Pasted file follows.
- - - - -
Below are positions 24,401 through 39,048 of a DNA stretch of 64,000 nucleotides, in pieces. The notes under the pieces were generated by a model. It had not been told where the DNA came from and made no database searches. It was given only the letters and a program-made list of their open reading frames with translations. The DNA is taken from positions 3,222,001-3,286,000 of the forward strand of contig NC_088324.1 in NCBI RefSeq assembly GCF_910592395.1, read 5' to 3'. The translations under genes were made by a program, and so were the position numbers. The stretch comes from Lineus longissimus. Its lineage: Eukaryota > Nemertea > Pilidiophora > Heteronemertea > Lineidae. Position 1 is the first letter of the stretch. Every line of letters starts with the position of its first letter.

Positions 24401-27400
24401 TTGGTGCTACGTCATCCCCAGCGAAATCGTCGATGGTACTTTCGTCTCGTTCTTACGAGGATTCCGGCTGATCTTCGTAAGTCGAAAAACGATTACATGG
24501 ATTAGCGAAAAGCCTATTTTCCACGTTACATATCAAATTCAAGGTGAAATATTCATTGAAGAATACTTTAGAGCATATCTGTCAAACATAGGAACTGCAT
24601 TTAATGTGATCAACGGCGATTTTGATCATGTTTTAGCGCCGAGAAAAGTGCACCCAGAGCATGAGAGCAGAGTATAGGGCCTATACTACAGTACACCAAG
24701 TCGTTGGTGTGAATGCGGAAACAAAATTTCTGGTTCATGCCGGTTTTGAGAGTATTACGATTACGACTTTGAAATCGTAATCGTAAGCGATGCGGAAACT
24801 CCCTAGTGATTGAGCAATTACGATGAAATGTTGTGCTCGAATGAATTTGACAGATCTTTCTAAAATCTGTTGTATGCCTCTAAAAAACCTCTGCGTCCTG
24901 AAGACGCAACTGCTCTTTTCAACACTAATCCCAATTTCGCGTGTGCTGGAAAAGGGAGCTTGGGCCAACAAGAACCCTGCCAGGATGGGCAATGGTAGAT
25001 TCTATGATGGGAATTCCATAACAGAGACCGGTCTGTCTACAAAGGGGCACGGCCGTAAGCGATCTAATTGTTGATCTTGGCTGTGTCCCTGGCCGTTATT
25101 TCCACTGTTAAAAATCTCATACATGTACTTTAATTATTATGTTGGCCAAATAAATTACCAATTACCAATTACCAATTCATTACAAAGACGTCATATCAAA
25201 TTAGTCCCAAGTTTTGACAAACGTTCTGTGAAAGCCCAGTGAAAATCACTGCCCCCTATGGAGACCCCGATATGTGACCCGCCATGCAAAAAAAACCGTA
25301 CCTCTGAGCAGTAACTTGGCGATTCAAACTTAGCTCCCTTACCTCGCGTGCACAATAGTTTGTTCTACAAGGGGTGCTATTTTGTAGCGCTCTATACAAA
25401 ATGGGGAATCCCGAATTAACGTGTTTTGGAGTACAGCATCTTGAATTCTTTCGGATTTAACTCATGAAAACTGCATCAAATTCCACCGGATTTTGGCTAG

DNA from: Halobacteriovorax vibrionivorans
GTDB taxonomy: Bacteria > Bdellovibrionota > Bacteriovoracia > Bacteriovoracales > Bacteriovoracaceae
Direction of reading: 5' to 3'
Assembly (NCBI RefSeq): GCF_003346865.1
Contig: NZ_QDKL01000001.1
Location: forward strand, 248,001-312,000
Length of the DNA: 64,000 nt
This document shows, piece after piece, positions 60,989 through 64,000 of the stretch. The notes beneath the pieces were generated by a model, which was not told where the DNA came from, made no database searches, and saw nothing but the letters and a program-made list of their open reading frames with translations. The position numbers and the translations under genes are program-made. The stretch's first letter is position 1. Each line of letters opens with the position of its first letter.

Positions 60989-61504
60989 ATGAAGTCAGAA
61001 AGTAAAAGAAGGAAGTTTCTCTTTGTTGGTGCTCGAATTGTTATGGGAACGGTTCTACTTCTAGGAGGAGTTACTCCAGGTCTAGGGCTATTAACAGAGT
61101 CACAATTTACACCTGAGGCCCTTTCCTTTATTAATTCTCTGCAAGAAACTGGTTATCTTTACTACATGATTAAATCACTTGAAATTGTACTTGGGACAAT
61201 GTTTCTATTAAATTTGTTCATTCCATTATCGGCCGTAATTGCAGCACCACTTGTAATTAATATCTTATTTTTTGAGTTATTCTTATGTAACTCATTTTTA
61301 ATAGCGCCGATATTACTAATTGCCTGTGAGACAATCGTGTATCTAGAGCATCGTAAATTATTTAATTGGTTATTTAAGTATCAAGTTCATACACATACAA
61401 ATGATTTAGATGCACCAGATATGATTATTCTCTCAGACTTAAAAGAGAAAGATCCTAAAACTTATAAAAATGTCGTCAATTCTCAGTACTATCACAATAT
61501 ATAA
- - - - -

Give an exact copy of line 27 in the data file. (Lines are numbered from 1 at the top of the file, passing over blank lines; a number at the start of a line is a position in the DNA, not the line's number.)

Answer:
61301 ATAGCGCCGATATTACTAATTGCCTGTGAGACAATCGTGTATCTAGAGCATCGTAAATTATTTAATTGGTTATTTAAGTATCAAGTTCATACACATACAA